The Value of the Kingdom of Heaven
No narration available
As the Lord’s ministry progressed, the hostility of the Jewish leaders intensified. Accordingly, at a certain point in time, Jesus began to teach in parables.
Christ’s parables were human stories with a heavenly meaning. Their design was two-fold. First, his parables effectively communicated divine truths to those who were honest of heart.
Second, the story form concealed those truths from those who would abuse them, and thus seek the Savior’s death prematurely (Matt. 13:13ff).
In Matthew 13, there is a collection of seven parables which are intended to emphasize certain important spiritual concepts which God’s people need to appreciate.
Among these parables are two which are strikingly similar; and yet, they have a significant difference as well. These are the parables of “the hidden treasure,” and that of “the pearl of great price.” These one-sentence parables read as follows:
The kingdom of heaven is like unto a treasure hidden in the field; which a man found, and hid; and in his joy he goeth and selleth all that he hath, and buyeth that field.
Again, the kingdom of heaven is like unto a man that is a merchant seeking goodly pearls: and having found one pearl of great price, he went and sold all that he had, and bought it (Matt 13:44, 45).
Let’s consider some similarities and then a significant difference between these two parables of our Lord.
Similarities Between the Two Parables
Initially we are struck with the fact that both of these parables deal with the kingdom of heaven.
The term kingdom is employed in a variety of ways in the New Testament. It can refer to the reign of God over his people under the Mosaic system (Matt. 21:43). And it is used of the final abode of the saints, that is, heaven itself (2 Tim. 4:18).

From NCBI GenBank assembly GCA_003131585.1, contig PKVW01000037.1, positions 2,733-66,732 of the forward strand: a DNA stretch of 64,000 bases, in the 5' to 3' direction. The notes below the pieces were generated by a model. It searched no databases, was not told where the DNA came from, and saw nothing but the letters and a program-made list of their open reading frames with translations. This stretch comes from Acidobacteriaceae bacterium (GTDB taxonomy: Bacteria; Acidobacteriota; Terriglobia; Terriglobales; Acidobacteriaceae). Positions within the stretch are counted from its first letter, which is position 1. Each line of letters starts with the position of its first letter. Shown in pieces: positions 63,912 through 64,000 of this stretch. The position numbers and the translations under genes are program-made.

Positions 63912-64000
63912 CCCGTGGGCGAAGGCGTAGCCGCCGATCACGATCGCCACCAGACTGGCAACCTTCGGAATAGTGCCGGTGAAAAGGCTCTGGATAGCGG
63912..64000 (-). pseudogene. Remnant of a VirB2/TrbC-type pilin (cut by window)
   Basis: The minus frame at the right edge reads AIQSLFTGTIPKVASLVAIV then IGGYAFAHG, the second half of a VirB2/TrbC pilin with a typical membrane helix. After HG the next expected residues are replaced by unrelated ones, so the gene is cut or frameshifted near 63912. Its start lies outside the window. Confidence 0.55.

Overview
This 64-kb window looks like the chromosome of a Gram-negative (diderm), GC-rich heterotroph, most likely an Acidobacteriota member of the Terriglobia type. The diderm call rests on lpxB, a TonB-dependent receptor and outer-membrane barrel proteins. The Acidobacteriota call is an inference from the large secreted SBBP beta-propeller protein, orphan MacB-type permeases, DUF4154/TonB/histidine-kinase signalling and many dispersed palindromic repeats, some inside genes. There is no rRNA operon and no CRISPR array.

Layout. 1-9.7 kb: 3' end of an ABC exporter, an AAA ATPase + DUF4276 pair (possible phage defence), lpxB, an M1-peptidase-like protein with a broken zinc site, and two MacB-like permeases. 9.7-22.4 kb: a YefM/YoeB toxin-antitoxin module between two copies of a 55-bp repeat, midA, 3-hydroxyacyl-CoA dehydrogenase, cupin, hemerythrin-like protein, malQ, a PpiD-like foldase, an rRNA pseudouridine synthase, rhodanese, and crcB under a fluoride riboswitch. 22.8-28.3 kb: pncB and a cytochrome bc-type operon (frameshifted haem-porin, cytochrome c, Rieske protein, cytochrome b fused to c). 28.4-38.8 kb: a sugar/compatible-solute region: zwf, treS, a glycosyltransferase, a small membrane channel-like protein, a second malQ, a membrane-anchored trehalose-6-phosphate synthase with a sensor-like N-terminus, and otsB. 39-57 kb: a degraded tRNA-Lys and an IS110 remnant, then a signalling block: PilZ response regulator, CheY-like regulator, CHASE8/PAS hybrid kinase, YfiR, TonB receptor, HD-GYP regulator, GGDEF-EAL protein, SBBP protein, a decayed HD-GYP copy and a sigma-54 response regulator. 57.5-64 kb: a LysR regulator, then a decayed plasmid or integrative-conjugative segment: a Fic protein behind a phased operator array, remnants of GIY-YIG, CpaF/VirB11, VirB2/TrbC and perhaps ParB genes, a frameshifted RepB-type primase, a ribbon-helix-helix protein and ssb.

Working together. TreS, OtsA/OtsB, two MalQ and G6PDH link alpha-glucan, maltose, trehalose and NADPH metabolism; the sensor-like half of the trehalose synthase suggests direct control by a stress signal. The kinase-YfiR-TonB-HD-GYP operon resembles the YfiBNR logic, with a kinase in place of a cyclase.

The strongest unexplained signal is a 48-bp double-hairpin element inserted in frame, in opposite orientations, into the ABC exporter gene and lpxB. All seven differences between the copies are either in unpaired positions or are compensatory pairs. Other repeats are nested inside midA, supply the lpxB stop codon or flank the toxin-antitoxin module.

Frequently, however, kingdom simply refers to the church (Matt. 16:18-19; Col. 1:13; Rev. 1:6,9). Clearly, it is this latter sense to which the Lord alludes in the collection of kingdom parables of Matthew 13.
Jesus is thus teaching some great truths relative to the church that he would presently establish (Matt. 16:18).
In these two parables, Christ is comparing the exceeding great value of the kingdom to a treasure and a pearl of great value.
The Value of the Kingdom
The kingdom is of inestimable value for several reasons.
First, because the kingdom of Christ cost the Son of God his very life. Jesus gave his blood to purchase the church (Acts 20:28; Eph. 5:25).
In view of this, how could anyone ever minimize the Lord’s spiritual body? And yet it is done all the time by denominationalists who allege that the church is only one of many spiritual options in the divine scheme of things.
The kingdom is a treasure because it represents the state of salvation.
Observe the following line of argument. Salvation is found “in Christ” (2 Tim. 2:10).
Being in the Lord is equivalent to being “in [the] one body” (Eph. 2:15-16). But being in the one body is the same as being in the church (Eph. 1:22-23), which in fact is the kingdom (Matt. 16:18-19).
Those saved, therefore, constitute the kingdom (cf. Eph. 5:26,. Those who reject citizenship in Christ’s kingdom are viewed as the Lord’s enemies (Luke 19:14, 27).
How very tragic it is that so many utterly disdain the kingdom, claiming that it bears no relationship to the matter of redemption.
Another great value of the kingdom is that it provides an environment wherein we may find peace with God and peace with ourselves.
There are those in our society who would give all their earthly possessions for one day’s sense of peace. It simply cannot be purchased.
But justification through Heaven’s faith system can yield a profound sense of peace (Rom. 5:1; cf. John 16:33).
Note this word of consolation from Paul:
“And the peace of God, which passeth all understanding, shall guard your hearts and your thoughts in Christ Jesus” (Phil. 4:7).
True peace is not based upon superficial emotionalism. Rather, it is grounded in a solid, biblically-based relationship with the Lord.
There is another great value of the kingdom. People.
There are thousands of people in our great cities who seem not to have a solitary kinsman or friend in all the realm of their associations.
I once conducted a funeral service wherein no one was present but himself, the deceased, and two others. So many lonely souls are utterly without companionship.
Consider, though, the precious blessing of all the kinsmen we have in the kingdom of Jesus Christ. The Lord taught that those who follow him have “houses, and brothers, and sisters, and mothers, and children” (Mk. 10:31).